Staff Publications

Staff Publications

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    'Staff publications' is the digital repository of Wageningen University & Research

    'Staff publications' contains references to publications authored by Wageningen University staff from 1976 onward.

    Publications authored by the staff of the Research Institutes are available from 1995 onwards.

    Full text documents are added when available. The database is updated daily and currently holds about 240,000 items, of which 72,000 in open access.

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    Impact of nitrogen deposition on larval habitats: the case of the Wall Brown butterfly Lasiommata megera
    Klop, E. ; Omon, B. ; Wallis de Vries, M.F. - \ 2015
    Journal of Insect Conservation 19 (2015)2. - ISSN 1366-638X - p. 393 - 402.
    british butterflies - herbivorous insects - pararge-aegeria - limitation - climate - biodiversity - adaptation - phosphorus - landscape - trends
    Nitrogen deposition is considered as one of the main threats to biodiversity and ecosystem functioning. Three mechanisms have been proposed to explain the detrimental effect of excess nitrogen on butterflies: loss of host plants, deterioration of food plant quality and microclimatic cooling in spring. Here, we investigated whether these mechanisms might explain the dramatic recent decline of the Wall Brown butterfly Lasiommata megera. Monitoring data from the Netherlands indeed show a greater decline at higher critical load exceedance of nitrogen deposition. Loss of host plants is not a likely explanation of the decline for this grass-feeding species. In a greenhouse experiment, we only found beneficial effects of nitrogen fertilization on larval performance, which seems to rule out a nutritional cause; application of a drought treatment did not result in significant effects. Microclimatic conditions at overwintering larval sites of L. megera and the related but increasing Pararge aegeria provided a possible clue. In comparison with larval sites of P. aegeria, those of L. megera showed higher temperatures at the mesoscale and less plant cover and more dead plant material at the microscale. L. megera caterpillars were also found closer to the shelter of vertical structures. The greater dependence on warm microclimates suggests that microclimatic cooling through excess nitrogen contributes to the recent decline of L. megera.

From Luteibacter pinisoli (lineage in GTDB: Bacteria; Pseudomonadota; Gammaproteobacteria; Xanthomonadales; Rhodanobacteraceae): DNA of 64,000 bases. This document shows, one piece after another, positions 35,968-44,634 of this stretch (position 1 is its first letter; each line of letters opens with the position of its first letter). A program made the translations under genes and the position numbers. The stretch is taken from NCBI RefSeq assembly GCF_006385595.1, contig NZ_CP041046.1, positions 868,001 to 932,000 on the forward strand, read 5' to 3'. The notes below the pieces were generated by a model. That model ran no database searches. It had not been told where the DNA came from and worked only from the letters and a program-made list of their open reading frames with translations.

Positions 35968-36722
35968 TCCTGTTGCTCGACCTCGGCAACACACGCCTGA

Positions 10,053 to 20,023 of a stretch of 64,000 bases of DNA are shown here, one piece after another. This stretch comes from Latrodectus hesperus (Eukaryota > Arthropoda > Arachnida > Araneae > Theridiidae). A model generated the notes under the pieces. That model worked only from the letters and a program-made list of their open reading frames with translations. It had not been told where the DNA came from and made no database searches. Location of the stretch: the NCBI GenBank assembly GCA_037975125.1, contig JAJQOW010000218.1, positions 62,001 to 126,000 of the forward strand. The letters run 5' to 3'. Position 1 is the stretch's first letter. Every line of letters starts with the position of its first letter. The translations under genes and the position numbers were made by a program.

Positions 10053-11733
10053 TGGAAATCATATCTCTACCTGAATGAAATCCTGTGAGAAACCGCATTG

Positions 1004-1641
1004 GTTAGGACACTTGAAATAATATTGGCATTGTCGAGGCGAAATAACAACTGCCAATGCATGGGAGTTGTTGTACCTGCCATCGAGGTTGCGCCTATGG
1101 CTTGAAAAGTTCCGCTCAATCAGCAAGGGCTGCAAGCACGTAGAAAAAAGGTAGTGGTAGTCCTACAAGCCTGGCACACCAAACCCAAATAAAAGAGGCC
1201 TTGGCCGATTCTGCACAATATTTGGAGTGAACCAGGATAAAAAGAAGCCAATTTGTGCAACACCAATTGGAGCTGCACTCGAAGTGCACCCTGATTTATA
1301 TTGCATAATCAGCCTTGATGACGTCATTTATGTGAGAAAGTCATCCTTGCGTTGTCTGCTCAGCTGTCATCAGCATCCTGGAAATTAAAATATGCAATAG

Restoration of acidified and eutrophied rich fens: Long-term effects of traditional management and experimental liming
    Diggelen, J. van; Bense, I.H.M. ; Brouwer, E. ; Limpens, J. ; Schie, J.M. van; Smolders, A.J.P. ; Lamers, L.P.M. - \ 2015
    Ecological Engineering 75 (2015). - ISSN 0925-8574 - p. 208 - 216.
    laagveengebieden - eutrofiëring - verzuring - ecologisch herstel - bekalking - fens - eutrophication - acidification - ecological restoration - liming - vegetation development - nutrient availability - nitrogen deposition - surface-water - groundwater - phosphorus - level - limitation - wetlands
    Rich fens are known for their high botanical diversity encompassing many endangered species. For decades, several management measures, including mowing and burning, have been applied to maintain a high biodiversity by means of slowing down the natural succession from calcareous rich fens to acidic poor fens or woodland. In this study, we assessed the long-term effects of these traditional management measures, and explored the effectiveness of liming as a measure to restore rich fen vegetation. Effects of summer mowing, and of burning after winter mowing, were assessed by comparing current (2013) and historical (1967) vegetation data. Effects of experimental liming, using different levels of lime addition (0, 1000, 2000, and 4000 kg Dolokal/ha), were monitored in the field during 7.5 years. Summer mowing led to more acidic and nutrient-poor conditions as indicated by a shift from rich to poor fen vegetation, including a well-developed bryophyte cover dominated by Sphagnum with some threatened species. Burning (after winter mowing) counteracted acidification but increased nutrient availability, as indicated by dominance of vascular species characteristic of productive tall-herb grasslands and a sparse bryophyte cover with common species. We conclude that the traditional measures were unable to maintain rich fen composition in the long term. Given the fact that the restoration of hydrological conditions, favouring rich fens, is not always feasible, liming could be an alternative to counteract acidification and improve rich fen conditions in the short term. This measure, however, appeared to be unsustainable as the re-establishment and dominance of Sphagnum spp. seriously complicated the development of rich fen vegetation in the longer term.